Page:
Here is the link to the slide deck from the LOEX presentation I gave along with my colleague Lane Wilkinson. Shout out to Lane for the amazing Photoshop work on the slides.
My presentation at Brick and Click 2018 is up on Slideshare if you want to take a look.
Welcome Hamilton County school librarians! Below you’ll find the materials from my two presentations on July 24th. If you have any questions or need additional information don’t hesitate to contact me.
Suggested Reading List:
Buy In and Collaboration:
Oade, A. (2010). Building Influence in the Workplace How to Gain and Retain Influence at Work. London: Palgrave Macmillan UK. (Available as an eBook through UTC’s catalog. Site visit required to download).
Young Entrepreneurs Council. Six Ways to Improve Collaboration (web article). Forbes.com https://www.forbes.com/sites/theyec/2018/06/14/six-ways-to-improve-team-collaboration-and-enhance-productivity/#2d26bb932037
Thompson, L. Creative conspiracy : the new rules of breakthrough collaboration. Boston, Mass.: Harvard Business Review Press. 2014.
Critical Thinking Skills
The Habits of Mind Website:http://www.chsvt.org/wdp/Habits_of_Mind.pdf
A list of 16 problem solving, life related skills that are necessary to effectively operate in society and promote strategic reasoning, insightfulness, perseverance, creativity and craftsmanship.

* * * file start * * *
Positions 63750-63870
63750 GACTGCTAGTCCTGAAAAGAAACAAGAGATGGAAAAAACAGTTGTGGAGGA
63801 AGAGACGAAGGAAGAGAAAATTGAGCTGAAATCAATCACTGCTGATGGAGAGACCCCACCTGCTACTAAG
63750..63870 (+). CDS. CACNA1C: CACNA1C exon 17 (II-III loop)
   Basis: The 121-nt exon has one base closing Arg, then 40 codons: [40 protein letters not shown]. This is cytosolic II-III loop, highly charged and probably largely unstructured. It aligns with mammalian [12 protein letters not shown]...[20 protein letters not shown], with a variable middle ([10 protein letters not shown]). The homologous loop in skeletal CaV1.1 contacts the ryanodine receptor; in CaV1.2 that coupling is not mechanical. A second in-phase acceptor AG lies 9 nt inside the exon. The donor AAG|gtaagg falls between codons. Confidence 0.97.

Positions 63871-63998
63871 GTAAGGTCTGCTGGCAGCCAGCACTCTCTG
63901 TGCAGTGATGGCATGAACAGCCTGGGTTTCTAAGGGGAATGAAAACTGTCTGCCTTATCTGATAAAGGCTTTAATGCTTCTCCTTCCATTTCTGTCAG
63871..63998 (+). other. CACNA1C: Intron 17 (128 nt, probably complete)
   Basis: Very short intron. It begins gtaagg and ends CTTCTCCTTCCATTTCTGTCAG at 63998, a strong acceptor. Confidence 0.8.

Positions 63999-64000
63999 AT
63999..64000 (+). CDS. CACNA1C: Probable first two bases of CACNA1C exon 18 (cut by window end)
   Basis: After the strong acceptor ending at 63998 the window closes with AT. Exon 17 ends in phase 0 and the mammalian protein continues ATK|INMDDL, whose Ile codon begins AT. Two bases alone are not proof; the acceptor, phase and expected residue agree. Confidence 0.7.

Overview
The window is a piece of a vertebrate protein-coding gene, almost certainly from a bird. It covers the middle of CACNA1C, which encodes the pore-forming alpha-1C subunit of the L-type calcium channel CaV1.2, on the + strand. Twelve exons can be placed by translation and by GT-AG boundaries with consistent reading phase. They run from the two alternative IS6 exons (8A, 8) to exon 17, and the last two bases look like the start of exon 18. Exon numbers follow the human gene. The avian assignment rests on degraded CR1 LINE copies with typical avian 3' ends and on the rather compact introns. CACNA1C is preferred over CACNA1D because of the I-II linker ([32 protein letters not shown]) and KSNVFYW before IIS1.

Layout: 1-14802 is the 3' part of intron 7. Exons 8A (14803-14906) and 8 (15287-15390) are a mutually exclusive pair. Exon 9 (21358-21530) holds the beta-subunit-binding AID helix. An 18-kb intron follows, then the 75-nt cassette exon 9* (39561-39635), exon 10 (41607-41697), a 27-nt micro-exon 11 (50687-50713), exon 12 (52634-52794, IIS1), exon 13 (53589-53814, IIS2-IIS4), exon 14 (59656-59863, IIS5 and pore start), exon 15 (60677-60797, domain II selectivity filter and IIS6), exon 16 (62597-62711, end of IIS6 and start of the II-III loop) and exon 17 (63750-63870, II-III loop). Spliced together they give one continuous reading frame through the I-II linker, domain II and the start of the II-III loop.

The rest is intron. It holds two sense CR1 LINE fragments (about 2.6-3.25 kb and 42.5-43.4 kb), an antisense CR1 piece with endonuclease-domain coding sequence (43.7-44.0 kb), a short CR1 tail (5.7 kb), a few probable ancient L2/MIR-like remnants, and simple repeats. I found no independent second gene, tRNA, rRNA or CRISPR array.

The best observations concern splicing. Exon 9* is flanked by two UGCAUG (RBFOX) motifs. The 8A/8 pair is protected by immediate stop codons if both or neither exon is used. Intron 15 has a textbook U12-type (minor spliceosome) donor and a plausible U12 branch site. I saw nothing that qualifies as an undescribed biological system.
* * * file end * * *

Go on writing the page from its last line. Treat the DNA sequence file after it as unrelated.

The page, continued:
Drapeau, Patti. Sparking Student Creativity: Practical Ways to Promote Innovative Thinking and Problem Solving. Alexandria, VA: ASCD, 2014. P94-116. (Available via TEL Gale Cengage Virtual Reference Library).
Sen, Shukdeb, and Sen, Sulakshana. “Connective Learning Pedagogy Enhances Students’ Academic Performances by Infusing Critical Thinking and Problem- Solving skills”. European Scientific Journal. Vol 11 (no 10) 2015. pp . 1-9.
Brunsell, Eric and Michelle A. Fleming. Engaging Minds in Science and Math Classrooms: The Surprising Power of Joy. Alexandria, VA: ASCD, 2014. (Available via TEL Gale Cengage Virtual Reference Library)
Developing 21st Century skills (Information Literacy) via STEMJobs.
Getting Started with Team Based Learning (Via the University of British Columbia Centre for Instructional Support). Handout that describes how to set up a Problem-Based Learning activity https://cdn.ymaws.com/teambasedlearning.site-ym.com/resource/resmgr/Docs/TBL-handout_February_2014_le.pdf